KUNOTH BORE

 

GENERAL

This is about a 110 km round trip from Alice Springs. The Stuart Highway and this section of the Tanami Road are sealed. The road to Old Hamilton Downs is a good graded road suitable for all cars. However be careful of stopping on the soft sandy edges of the Old Hamilton Downs Road, as it would be possible to get bogged.

Crimson Chat. This species is often seen in the relatively open country for the first 10km after leaving the Stuart Highway.

Honeyeaters. There is a strip of eremophila shrubland between the mulga shrubland and open grassland. When the eremophilas are in flower (usually July-August, but it depends on rain) they may attract a variety of honeyeaters, including Pied, Black, White-fronted, and sometimes the elusive Grey Honeyeater. This species is also sometimes found in the surrounding shrublands, for example 1.5 km south of Kunoth Bore.

Note that there are many other similar areas of eremophilas that are easily accessible along the Stuart Highway, from about 40 km north of Alice Springs to Aileron, and along the Plenty Highway.

While at times they may attract a variety of honeyeaters, at other times there are only Singing and Spiny-cheeked Honeyeaters.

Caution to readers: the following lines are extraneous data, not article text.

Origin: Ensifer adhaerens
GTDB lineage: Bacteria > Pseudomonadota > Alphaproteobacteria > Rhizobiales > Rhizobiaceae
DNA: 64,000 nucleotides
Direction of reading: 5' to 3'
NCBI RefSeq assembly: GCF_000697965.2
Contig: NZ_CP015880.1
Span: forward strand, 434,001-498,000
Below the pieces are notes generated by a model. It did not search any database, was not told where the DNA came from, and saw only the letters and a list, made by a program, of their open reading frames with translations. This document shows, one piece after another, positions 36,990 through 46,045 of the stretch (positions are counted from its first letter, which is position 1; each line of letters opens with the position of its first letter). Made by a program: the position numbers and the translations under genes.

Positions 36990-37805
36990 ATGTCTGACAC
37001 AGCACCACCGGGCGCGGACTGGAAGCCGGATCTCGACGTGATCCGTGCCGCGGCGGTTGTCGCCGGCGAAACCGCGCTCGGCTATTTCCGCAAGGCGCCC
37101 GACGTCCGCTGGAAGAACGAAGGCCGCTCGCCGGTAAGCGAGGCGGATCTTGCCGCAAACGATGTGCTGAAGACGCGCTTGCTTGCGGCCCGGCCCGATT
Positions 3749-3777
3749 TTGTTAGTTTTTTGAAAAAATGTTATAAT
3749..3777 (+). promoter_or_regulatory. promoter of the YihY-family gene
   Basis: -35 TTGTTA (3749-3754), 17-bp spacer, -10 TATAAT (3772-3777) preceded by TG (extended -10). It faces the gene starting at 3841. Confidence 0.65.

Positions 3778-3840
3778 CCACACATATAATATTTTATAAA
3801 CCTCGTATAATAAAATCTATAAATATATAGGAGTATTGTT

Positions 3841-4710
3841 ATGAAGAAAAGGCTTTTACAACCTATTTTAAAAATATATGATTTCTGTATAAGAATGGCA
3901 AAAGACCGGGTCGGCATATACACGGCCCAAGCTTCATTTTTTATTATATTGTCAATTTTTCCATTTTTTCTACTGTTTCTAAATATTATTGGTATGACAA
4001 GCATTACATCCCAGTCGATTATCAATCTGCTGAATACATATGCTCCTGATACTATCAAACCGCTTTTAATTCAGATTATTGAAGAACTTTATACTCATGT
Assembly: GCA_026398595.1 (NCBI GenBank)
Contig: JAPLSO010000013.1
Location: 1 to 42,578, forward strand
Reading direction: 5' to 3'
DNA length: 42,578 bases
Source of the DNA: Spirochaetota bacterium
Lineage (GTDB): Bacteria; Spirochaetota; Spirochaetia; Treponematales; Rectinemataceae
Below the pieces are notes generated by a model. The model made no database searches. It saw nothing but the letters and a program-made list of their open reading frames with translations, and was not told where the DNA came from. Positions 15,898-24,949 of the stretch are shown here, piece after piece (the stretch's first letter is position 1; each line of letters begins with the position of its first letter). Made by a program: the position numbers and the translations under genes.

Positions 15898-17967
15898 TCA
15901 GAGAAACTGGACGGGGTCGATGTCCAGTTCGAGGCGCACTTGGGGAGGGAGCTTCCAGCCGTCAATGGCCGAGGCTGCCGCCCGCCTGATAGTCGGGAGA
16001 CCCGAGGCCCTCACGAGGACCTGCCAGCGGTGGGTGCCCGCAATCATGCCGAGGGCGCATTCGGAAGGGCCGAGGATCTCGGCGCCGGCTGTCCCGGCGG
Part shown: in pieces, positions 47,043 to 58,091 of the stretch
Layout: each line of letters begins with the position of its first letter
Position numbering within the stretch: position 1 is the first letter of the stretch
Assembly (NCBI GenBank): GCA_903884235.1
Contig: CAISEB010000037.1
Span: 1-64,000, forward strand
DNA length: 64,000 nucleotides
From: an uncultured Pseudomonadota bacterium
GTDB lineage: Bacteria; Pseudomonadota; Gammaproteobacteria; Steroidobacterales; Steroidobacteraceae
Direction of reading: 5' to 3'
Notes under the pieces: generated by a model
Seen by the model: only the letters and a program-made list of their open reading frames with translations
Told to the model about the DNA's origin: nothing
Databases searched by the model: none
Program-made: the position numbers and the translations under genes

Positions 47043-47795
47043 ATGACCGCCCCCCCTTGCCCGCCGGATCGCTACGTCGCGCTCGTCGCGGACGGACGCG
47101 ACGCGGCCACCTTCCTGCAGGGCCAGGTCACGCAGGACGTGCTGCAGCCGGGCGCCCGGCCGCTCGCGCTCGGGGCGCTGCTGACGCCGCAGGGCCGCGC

Slaty-backed Thornbill. This has been seen about 1.5 km south of Kunoth Bore west of the road.

LAND OWNERSHIP

This is tricky. The land is a mixture of road reserve, pastoral lease and Aboriginal Land. Mostly boundaries are not marked, and such fences as there areare not necessarily on the boundary. The manager of Hamilton Downs Station is aware that birders frequently visit the area and does not object. Please be careful not to disturb cattle, especially near water. The area around Kunoth Bore is Aboriginal Land leased (I think) to Hamilton Downs. At present there are no restrictions on entry.

The situation has changed in recent years. The trough and tanks at Kunoth Bore are no longer in use, water being pumped to a dam some distance away. Unfortunately a local bird watcher has upset the station manager by waiting at the dam for Bourke Parrots (he had in fact telephoned for permission, but there was some mis-understanding). The manager is concerned that intruders may deter cattle coming to water. This is perfectly reasonable. Local cattle are seldom handled and are far wilder than those in more closely settled areas. Some are very shy of humans. While some may simply graze undisturbed while a person walks past others will move away before you even see them.

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